1. You got it wrong, buddy. No State ever swore allegiance to the federal government. Not even close. They ratified the Constitution, meaning they agreed to accept everything written therein. Not only is the idea of secession entirely compatible with the Constitution, but the whole nullification debate was premised on that States did not have to role with whatever the Feds came up with if it was not a part of the ratified agreement. And before you discount nullification, be aware that both Madison and Jefferson were in favor of it.

  48. I may remind readers that there can be such condition as that of “too much agreement.”

    Nicer highlights in American history rather suggest that what was popular in American liberty at such time we get to look back thereupon were a sense of independence, without which we would be reading foreign language in this passage and its subject matter would not use the letter “L” because that obligatory language would be altogether new to our eyes, in keeping with terms of being colonized by nationalists whom may have liberated us all from voting by establishing monopolies that do all hard work of voting for us.

    “An armed society is a polite society.”

  49. Oh hell yeah Daniel Shays.

    Shays rebellion does not get enough attention.

    1. Personally, I think not enough attention has been paid to the fact that to strike a blow against racism they tore down Cervantes’ statue.

      The only way it could get better is if they followed it up by committing to pushing Sisyphus’ boulder up the mountain to defeat racism and then vowing to go harpoon all the statues of Herman Meville to defeat racism.

  50. Haven’t you heard. Now they want to tear down the Lincoln memorial because of his racist views and plans for shipping all the negros to South America.

    1. Too bad he didn’t. Humans cannot integrate peacefully.

  51. Very efficiently written information. It will be beneficial to anybody who utilizes it, including me. Keep up the good work. For sure i will check out more posts. This site seems to get a good amount of visitors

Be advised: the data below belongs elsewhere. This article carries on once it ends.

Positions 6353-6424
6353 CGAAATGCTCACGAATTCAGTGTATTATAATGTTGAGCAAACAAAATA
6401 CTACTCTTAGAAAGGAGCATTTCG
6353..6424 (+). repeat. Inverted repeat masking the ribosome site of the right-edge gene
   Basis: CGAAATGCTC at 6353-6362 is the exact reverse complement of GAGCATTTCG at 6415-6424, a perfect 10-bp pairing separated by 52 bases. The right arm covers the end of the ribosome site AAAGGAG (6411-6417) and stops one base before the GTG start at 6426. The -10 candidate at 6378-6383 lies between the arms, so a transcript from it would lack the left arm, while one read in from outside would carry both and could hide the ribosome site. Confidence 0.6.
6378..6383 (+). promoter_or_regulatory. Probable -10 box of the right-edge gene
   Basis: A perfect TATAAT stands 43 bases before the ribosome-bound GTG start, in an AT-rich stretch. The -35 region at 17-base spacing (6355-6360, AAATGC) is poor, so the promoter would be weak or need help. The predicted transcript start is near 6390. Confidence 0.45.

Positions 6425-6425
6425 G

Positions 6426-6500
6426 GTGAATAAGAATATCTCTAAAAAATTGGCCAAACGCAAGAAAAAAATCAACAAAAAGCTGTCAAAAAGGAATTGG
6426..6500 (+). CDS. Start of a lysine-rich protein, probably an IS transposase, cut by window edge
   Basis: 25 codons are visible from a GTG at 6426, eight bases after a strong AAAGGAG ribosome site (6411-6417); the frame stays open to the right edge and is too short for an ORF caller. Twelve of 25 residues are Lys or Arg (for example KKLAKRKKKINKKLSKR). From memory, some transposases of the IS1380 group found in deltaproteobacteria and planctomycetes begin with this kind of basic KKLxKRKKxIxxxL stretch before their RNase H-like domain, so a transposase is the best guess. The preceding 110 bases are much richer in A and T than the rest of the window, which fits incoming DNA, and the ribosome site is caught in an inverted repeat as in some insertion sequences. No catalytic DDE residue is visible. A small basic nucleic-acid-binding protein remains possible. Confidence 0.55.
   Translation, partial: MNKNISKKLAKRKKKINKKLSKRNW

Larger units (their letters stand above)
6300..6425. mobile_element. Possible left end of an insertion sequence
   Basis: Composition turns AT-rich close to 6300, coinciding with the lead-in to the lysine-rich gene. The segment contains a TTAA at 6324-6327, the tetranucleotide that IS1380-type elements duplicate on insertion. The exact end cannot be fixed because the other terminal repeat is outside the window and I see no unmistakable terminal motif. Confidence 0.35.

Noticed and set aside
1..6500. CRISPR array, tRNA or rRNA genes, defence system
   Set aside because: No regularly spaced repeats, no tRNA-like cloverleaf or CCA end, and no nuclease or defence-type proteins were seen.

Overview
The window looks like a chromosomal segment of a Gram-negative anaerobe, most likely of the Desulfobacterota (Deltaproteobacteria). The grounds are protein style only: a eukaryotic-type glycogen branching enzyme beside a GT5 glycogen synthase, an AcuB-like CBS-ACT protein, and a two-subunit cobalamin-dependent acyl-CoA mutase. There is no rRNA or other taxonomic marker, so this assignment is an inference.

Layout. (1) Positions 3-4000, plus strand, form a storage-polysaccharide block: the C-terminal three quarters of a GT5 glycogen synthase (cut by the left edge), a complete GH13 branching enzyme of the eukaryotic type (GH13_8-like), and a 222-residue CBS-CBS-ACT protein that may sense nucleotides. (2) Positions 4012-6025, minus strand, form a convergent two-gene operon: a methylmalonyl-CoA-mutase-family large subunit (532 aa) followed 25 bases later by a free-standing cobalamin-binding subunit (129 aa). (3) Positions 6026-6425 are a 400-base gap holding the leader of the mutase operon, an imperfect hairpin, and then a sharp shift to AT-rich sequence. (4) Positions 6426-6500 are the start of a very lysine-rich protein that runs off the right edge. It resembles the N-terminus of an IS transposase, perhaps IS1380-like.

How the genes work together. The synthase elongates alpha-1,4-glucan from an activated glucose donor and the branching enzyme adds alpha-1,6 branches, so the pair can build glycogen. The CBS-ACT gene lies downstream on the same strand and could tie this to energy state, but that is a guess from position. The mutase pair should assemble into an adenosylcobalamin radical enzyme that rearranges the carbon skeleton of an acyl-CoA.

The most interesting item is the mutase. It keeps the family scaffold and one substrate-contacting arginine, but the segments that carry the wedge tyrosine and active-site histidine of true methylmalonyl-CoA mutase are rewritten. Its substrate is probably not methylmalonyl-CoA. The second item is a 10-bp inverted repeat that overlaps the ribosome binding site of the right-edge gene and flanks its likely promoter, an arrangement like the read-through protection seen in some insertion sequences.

1. Just stay out of the comment section. It’s likley to scare visitors away.

  52. All statutes should be of abolitionists and whistleblowers. Imagine telling on your neighbor for crimes and being a good person, or a hero, but telling on the President, FBI, or CIA makes you a whislteblower traitor criminal.

  53. Here in Miami Beach, the enormous Holocaust Memorial is built on city-owned land. Yes, the sacralizers of the misfortunes of one particular group among the many groups that suffered during World War II stole an acre of prime real estate to erect their own particular monument to show the rest of us how very special they are.
    More-special, indeed, than your group or mine, which actually fought the war.

  54. I think there might be some HOAs that would beg to differ.

  55. It’s a libertarian argument to be made that all statues ought be privately-owned, but it should not be made for the sake of placating the mobs. It’s an argument that should be made for the sake of liberty, for I dare say that publicly-funding statues is an imposition against the individual’s freedom of speech.

Please to post comments

Comments are closed.